NASCUS: With Trades On Board, Alternative Capital Closer To Reality
SAN ANTONIO-Secondary, or supplementary, capital for credit unions has been a long-time goal of the National Association of State Credit Union Supervisors, but its likelihood has also seemingly been a long way off. But now the group feels it's closer than ever to becoming reality.
"We still have to work with Congress, Treasury and the NCUA," said NASCUS President Mary Martha Fortney. "But CUNA and NAFCU are on board."
Indeed, during NASCUS' annual meeting here CUNA President Bill Cheney said secondary capital will be his trade group's top priority in Congress in 2011 (see related story).
NASCUS Chairman Tom Candon, who is Vermont's state regulator, noted House Banking Committee Chairman Barney Frank has indicated an interest in the issue, and asked where NCUA stood on it. NCUA has supplied a letter to Frank indicating its support. Separately, NCUA board member Gigi Hyland recently oversaw a working group's white paper on the topic, as well.
"We keep trying to educate on this issue," said Fortney. "It's not for every credit union and it's not a magic pill. And even if we got supplemental capital today it would be another year and a half before it was available to be put in place."
The fact that retained earnings at credit unions have declined at the same time assessments to help replenish the NCUSIF are taking place has added to the need for secondary capital, said Candon. "It's one way to bring capital back up at a time when some credit unions have had to turn away deposits," Candon added.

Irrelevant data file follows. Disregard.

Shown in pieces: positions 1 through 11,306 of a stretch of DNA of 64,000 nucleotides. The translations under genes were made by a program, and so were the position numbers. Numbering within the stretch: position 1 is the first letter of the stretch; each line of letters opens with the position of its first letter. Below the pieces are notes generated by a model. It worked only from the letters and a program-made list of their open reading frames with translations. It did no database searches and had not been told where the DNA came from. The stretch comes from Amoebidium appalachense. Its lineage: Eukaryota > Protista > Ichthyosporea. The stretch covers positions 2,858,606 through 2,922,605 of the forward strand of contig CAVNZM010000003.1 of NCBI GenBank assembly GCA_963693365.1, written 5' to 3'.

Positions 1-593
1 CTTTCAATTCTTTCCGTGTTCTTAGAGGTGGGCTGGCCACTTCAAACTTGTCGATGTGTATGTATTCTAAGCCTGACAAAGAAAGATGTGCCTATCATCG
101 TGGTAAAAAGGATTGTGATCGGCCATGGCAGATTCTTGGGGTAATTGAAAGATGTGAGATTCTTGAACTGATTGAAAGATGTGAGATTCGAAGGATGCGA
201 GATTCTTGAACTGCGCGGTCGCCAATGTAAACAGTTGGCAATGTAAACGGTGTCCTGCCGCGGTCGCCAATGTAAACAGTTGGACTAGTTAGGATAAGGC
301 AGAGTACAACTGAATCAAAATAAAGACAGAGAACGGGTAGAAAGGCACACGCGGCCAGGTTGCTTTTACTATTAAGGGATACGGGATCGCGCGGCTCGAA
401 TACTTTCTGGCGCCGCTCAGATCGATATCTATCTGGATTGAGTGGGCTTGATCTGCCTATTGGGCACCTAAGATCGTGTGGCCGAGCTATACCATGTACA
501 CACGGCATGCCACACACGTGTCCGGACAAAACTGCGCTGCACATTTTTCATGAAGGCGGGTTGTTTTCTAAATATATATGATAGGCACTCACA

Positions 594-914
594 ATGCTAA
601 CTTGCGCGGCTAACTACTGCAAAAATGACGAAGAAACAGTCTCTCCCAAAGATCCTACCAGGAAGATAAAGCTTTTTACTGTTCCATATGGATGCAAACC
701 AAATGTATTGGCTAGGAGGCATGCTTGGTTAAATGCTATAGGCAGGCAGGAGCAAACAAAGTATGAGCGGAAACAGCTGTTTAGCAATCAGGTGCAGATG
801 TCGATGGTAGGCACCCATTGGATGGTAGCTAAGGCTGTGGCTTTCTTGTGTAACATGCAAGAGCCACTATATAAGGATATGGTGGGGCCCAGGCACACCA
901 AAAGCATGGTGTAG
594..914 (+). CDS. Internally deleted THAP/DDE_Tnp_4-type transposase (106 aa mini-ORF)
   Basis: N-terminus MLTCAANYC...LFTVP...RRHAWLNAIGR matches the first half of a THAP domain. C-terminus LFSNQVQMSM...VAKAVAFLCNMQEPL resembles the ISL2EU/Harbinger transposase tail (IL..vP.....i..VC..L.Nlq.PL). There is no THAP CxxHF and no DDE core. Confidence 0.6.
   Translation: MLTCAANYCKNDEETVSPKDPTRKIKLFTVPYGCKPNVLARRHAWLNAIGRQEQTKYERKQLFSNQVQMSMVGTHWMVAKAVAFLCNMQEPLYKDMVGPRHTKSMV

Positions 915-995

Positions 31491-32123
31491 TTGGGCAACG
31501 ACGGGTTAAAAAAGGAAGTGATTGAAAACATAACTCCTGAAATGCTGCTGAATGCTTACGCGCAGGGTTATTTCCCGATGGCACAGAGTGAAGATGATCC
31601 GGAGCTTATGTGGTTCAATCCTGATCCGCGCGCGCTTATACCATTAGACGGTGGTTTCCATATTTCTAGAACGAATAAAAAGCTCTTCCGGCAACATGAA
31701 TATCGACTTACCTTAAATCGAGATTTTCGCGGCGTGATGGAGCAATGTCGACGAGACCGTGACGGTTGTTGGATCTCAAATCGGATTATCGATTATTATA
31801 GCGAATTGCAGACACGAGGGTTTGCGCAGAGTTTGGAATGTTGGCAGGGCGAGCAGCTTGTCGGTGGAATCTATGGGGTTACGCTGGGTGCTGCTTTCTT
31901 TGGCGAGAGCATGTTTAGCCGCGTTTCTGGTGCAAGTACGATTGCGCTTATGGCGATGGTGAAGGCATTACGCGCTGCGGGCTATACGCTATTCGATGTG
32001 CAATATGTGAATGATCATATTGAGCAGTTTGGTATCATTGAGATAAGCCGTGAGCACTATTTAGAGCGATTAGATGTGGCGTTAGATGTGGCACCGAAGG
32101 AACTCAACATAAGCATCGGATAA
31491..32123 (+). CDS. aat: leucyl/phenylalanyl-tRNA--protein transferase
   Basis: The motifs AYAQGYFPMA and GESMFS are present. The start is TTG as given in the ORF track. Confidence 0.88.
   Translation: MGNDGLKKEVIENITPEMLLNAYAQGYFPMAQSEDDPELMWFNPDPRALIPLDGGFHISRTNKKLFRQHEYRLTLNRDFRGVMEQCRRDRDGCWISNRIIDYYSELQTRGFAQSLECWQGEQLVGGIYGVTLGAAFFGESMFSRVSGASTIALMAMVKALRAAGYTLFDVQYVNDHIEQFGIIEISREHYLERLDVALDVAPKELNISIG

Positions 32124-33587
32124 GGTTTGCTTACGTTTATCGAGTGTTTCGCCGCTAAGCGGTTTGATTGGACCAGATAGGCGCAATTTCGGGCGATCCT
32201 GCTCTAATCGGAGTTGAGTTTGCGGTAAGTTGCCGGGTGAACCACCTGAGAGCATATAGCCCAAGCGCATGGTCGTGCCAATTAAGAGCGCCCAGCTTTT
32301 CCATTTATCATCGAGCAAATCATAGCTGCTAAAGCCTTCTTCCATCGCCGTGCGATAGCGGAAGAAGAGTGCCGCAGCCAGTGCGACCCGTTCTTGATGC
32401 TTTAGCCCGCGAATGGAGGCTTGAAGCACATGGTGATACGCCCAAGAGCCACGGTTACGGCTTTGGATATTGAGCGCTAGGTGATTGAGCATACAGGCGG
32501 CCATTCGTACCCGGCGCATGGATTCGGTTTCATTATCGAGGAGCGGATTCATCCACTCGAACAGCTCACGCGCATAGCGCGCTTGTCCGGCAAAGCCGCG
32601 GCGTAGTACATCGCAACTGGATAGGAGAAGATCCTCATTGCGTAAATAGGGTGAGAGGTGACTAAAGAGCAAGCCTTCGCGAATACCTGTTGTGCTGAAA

Fortney noted the overall effort is certainly "further ahead than where we were five years ago," adding that models for secondary capital as it is available to CUs in other countries are available for review. And low-income CUs in the U.S. already have the ability to accept secondary capital. "Why can't all credit unions have the same opportunity," asked Fortney. "That's the question no one seems to be able to answer."
Other issues discussed with Credit Union Journal by NASCUS leadership:
* Candon noted the important role corporates have played, especially for smaller CUs. He said regulators must urge CUs to ensure their strategic plans are prepared for any vacuum of services that may be created as some corporates are wound down and as all corporate see their activities limited by new regulations.
* NASCUS continues to raise concerns with the Federal Trade Commission over a potential new rule related to disclosures in mortgage advertising that would apply to state-chartered CUs only. In fact, state-charters are the only depository institutions affected by the rule at all. "We are asking that state charters be exempted," said Fortney, noting discussions with the FTC have been going on for more than a year.
Fortney said FTC has listened to NASCUS' concerns, which center on the additional level of compliance that would be required of CUs and the fact other lenders would be advertise the same products and terms but would not have to make the same disclosures. The comment period on FTC's proposal runs through Nov. 15.